I worry in particular because my dad has Cancer (I like the capitalization; it's big enough that it deserves it) and I take after him in many ways. He made it past the 5 year mark after his surgery, but unfortunately it came back. He's now dealing with it in his early retirement years. It could be much worse for him. So far the meds are working very well. But it's definitely an "inconvenience" for him and my mom. It's a constant vigilance, unfortunately.
Once again, good luck to both of you. I wish you the best in beating Cancer into the ground where it belongs.
All the best to Mo, you, and your family, Scott.
The difference is that you have been willing to involve your personal life and situations.
That, not only gives a follower a sense of what's going on in tech matters, but a greater feeling of integration and involvement.
You and your wife deserve the best. Push on always...
And wishing you a wonderful birthday in this stressful time.
Best of luck to you all.
My thoughts and prayers are with you and your family Scott.
May everything goes back to normal very soon.
As a developer, I've learned from you so many lessons. My computer boots to many different VHD's because you taught me that it was possible and led me by the hand through the process with very generous posts on the topic.
I work four days a week from home because you told me that was possible as well.
You deal with two young boys, type 1 diabetes and a very demanding schedule all while keeping what I think is a superior attitude and staying on top of what's happening in our constantly changing development community.
You've taught me much over the years, most of it not having anything to do with development and for that I thank you.
I've never met you or your wife in person but I'm willing to bet real money that she's every bit as awesome as you say she is. Give her my best and go ahead and buy that shirt :)
Thanks for being a great example for others who are dealing with cancer.
This is one of the reasons why I love reading your blog, you seem very grounded in reality and the fact that your day job, though very important in shaping who you are, is not the sum total of who you are.
The battles you face, diabetes and now cancer, hit home. I am fortunate enough not to face these battles but those I love and care about are/have, and your words add encouragement. Your words about diabetes helped me to be knowledgeable enough to let my father know he was managing his all wrong and to cause him to require more of his doctor(s).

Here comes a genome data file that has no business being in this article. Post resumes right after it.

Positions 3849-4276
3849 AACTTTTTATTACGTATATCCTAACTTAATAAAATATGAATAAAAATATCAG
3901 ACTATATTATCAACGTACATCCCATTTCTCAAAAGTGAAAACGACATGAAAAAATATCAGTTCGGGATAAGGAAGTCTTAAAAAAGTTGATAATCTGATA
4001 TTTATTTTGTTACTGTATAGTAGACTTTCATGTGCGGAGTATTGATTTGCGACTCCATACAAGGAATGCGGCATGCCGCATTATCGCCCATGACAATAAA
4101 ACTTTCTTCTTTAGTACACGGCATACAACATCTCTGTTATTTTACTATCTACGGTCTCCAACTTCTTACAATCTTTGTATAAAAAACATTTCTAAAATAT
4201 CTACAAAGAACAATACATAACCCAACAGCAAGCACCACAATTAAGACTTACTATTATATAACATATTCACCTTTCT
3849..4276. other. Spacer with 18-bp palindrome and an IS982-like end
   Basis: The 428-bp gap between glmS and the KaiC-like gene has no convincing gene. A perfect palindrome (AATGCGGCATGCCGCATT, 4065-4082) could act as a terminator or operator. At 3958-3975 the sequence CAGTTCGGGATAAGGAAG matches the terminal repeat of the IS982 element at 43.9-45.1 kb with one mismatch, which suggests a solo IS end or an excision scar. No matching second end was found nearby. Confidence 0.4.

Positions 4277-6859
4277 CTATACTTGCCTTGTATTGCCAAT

My Best wishes to your beautiful family sir
So I thought I'd try to write something helpful and articulate (like the other guys). But the only thing that comes to mind is a (rather long) list of unprintable words with "unfair" as a delimiter.
I am so sorry to hear you guys are dealing with this.
What can I say that's encouraging? They say having the right attitude about life is key to getting healthy. Well, from what I can tell from your blog, the two of you are better equipped to face challenges like this than most anyone I know.
Best of luck to your family, Scott.
Thank you for sharing your experience, your account is touchingly frank. I wish you and your family all the very best in the times ahead.
Not being negative, but step back and relax and do something relevant to your family, like a great vacation. Who cares about code, technology, architecture, ... life is to short take a break once in a while. If you dont do things now you might never get a chance.
Best of luck,
I'm very sorry your family has been through this, my thoughts and prayers are with you.
My sincerest best wishes,
My best wishes to you and your wife. I know it's rough for both of you. My wife was diagnosed with breast cancer seven years ago, once again through routine screening. She is now seven years clear and we are both the biggest advocates of all routine screening. If it's offered to you, take it!
Having lost my mother to cancer last year, I wish you, Mo and the kids all the best, and hope you can all continue to live life as normally as possible.
All the best.